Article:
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No need to wait for the future: The danger of AI is already here

No need to wait for the future: The danger of AI is already here

Published on
15 May 2023
Written by
Sandra Wachter and Brent Mittelstadt
Oxford Internet Institute experts Professor Sandra Wachter and Associate Professor Dr Brent Mittelstadt share their perspectives on the risks of AI.

Expert Comment: Professor Sandra Wachter and Director of Research, Associate Professor and Senior Research Fellow, Dr Brent Mittelstadt, Oxford Internet Institute

Visions of sci-fi blockbusters were recently conjured up as Geoffrey Hinton, the Google engineer and ‘godfather of AI’, spoke up about the dangers of large language models and artificial general intelligence.

His was not the first such intervention. In March, an open letter was circulated, signed by Elon Musk and others, talking about the ‘profound risk’ of AI to humanity and calling for a temporary halt to development.

But this is far from the first time concerns have been raised about AI. A litany of experts have been warning of the present risks of AI for many years. These risks are real and here now, not in a science fiction future. AI is already reinforcing and exacerbating many challenges already faced by society, such as bias, discrimination and misinformation.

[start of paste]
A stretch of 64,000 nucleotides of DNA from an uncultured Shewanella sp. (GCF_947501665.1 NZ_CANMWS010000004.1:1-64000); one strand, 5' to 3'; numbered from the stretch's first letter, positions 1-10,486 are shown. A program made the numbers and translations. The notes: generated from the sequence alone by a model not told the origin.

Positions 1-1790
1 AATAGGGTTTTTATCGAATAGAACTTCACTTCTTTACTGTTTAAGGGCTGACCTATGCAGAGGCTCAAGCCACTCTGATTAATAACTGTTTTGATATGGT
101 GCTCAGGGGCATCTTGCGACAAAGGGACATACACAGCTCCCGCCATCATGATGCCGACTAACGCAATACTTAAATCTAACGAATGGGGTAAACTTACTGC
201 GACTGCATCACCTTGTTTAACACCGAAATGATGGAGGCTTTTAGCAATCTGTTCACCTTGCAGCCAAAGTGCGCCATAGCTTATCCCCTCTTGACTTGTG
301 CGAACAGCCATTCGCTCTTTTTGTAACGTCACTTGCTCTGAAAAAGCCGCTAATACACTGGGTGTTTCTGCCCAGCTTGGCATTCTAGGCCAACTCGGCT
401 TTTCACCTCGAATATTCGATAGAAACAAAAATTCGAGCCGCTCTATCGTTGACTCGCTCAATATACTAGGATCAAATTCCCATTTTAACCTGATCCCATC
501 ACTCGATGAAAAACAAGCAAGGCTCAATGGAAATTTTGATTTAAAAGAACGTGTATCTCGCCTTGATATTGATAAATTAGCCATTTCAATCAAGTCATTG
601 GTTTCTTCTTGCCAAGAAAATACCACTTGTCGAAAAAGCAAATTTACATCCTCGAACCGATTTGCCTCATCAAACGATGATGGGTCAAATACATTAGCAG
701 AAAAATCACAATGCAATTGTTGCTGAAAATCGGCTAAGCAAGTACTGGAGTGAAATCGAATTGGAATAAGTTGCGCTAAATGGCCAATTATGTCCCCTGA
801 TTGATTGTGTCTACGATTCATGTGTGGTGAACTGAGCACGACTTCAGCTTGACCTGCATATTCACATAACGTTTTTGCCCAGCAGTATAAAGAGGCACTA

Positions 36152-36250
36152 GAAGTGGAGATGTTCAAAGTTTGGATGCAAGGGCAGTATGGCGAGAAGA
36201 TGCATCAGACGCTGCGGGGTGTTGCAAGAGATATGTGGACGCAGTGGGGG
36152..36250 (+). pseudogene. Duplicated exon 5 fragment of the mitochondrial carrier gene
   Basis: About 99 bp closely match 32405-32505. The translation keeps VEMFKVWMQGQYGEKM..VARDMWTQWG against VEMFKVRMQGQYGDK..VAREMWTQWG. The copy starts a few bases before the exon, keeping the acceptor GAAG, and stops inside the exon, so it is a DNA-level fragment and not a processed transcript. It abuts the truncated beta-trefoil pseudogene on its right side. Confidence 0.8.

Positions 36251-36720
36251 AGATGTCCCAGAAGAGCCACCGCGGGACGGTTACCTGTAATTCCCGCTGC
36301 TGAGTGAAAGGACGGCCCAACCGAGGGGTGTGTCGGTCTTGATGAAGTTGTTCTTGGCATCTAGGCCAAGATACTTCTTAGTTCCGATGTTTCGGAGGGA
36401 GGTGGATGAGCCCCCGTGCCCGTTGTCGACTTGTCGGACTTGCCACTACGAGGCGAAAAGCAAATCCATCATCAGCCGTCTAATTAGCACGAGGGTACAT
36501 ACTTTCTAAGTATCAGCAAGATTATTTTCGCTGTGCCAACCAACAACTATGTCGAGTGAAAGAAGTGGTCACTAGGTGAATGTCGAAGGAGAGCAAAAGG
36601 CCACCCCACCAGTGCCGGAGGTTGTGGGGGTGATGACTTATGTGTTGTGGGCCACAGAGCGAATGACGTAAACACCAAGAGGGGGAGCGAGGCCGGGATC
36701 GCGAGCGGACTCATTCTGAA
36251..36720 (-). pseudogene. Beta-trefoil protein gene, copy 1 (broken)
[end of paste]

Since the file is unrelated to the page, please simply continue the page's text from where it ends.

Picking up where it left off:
We are not currently on a path towards ‘intelligent’ machines that can surpass and supplant human intelligence, assuming such a thing is even possible. What is worrying is that dwelling on imagined future catastrophes diverts attention from real ethical dangers posed now by AI. These include:

Bias and discrimination. There is no such thing as neutral data. Machines inevitably learn our biases and can reinforce them or introduce new ones. For instance, an AI recruitment programme might favour men for a job in computing, because it has learned most computer experts are men.

Misinformation. AI, and especially large language models, lower the costs and effort needed to create and spread misinformation. For instance, StackOverflow, a website used by developers had to ban answers and code generated by ChatGPT because it looks like a human answer but is more often than not incorrect.

There are also major concerns around the environmental impact of AI in general and increasingly large language models in particular. These systems consume a huge volume of hardware and natural resources. Computing now accounts for more emissions than the aviation industry and current development is trending towards ever larger and resource-intensive datasets and models. A medium-sized data centre is estimated to use 360,000 gallons of water a day for cooling. But we cannot be sure of the  true size of the impact because the necessary data is not public.

AI poses real risks to society. Focusing on long-term imagined risks does a disservice to the people and the planet being impacted by this technology today. It is important to recognise when sci-fi is dressed up as science, and to instead focus our attention on problems of today.


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